In the last OneThingLean Blog post, we talked about Step 3, or Subordinating every other decision to the Constraint. Today we will look at step 4, Elevate the Constraint.
For context, lets review our Five Steps one more time.
There is a chance that you were able to break the constraint in one of the two previous steps. It’s possible that you simply needed to Exploit your constraint (not waste any of the capacity available like during work and lunch breaks, or you needed to deal with an employee issue that left your constraint idle for minutes, hours or days), or when you Subordinated EVERYTHING to the constraint, and no longer starved it of things to work on, or overwhelmed it with so many things it did not know what to work on.
In other words, if you have already broken the constraint, skip this step and start looking for the new constraint. Every system that is made up of dependent events will always have a weakest link, a constraint, so when you break a constraint, the next weakest link will become the constraint.
But, if in the previous steps, you did not break the constraint, you have now reached that point where you need to elevate the constraint. If Subordinating everything else to the Constraint is the hardest of the 5 steps, this one is the easiest to do wrong or poorly.
As we have briefly touched on in other blog posts, the first constraint I identified in my cabinet manufacturing company after learning about Theory of Constraints was my finish room. My first attempt to “Elevate” my finish constraint was definitely done wrong and poorly. While this is the first step that typically requires you to spend money, spending money should be way down the list.
We should use our head first, and once we have exhausted all our best ideas, then and only then should we start looking at the investment(s) that might be required to Elevate our constraint.
In my case, I went straight to my wallet and bought an additional Kremlin pump, costing several thousand dollars, only to save at best 10 to 15 minutes a day. Once we discovered the error in our ways, we did resolve to use our heads first, and our wallet as a last resort moving forward.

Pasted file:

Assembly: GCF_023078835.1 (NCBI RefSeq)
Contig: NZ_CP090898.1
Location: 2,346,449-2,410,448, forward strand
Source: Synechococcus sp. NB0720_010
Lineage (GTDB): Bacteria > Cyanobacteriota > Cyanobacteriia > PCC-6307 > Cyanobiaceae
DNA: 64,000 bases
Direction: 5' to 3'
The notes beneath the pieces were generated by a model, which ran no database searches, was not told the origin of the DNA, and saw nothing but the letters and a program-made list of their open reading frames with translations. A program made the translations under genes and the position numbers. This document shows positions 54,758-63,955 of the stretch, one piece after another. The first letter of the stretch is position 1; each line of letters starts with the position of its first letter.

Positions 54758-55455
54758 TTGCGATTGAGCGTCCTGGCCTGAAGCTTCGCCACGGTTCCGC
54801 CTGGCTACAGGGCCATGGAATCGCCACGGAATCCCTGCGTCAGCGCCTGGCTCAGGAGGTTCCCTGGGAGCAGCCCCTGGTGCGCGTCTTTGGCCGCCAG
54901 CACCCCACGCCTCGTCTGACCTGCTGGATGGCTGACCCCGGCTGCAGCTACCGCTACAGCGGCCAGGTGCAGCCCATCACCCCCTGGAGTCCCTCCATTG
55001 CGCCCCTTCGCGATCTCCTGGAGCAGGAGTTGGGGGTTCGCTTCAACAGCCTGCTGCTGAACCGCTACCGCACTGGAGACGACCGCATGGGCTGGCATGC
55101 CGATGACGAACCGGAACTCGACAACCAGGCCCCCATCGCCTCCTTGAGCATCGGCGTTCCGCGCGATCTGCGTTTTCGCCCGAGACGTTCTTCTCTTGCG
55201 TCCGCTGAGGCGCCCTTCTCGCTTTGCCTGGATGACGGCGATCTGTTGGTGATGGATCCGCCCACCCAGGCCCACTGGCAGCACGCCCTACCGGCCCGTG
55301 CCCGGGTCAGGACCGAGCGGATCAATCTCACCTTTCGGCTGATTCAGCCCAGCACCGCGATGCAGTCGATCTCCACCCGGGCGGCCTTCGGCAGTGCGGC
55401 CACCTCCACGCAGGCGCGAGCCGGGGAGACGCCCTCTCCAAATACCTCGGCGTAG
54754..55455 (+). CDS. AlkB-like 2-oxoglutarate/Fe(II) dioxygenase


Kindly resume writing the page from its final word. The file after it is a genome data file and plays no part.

Over a few years span, we found a bunch of ways to elevate the finish room constraint, some being as simple as offloading some portion of the finish process to other areas in the shop, others were simply choosing a material that absent Theory of Constraints thought processes, would make no sense, some examples are as follows;
- We would pull primed or sealed products out of the finish room and have machine and assembly personnel sand them.
- We started ordering HDF sheets with melamine on one side for our one-piece doors, removing all the finish steps for one side of a door or drawer front, along with eliminating the dry times required to flip a part.
- We learned that although the overall process time was actually increased, the finish time was decreased if we glue sized the machined areas of our one-piece doors and sanded them before sending them to the finish room to be primed.
- The biggest single improvement that Elevated the finish room constraint for my company was switching from Face Frame cabinets to Full Access cabinets, removing the need to finish the cabinet itself in almost all cases, and the few cabinets that did need to be finished were finished flat before assembly.
The moral of my story, or maybe we should call it my saga is we should always think about our constraint first, really attempt to understand WHY the constraint is a constraint, involve everyone that has anything to do with the constraint, and invent as many solutions to elevate the constraint as you and your team can dream up. The best thought process we ever came up with was eliminate the things that won’t elevate the constraint, and in that process, you will discover several things that will elevate the constraint.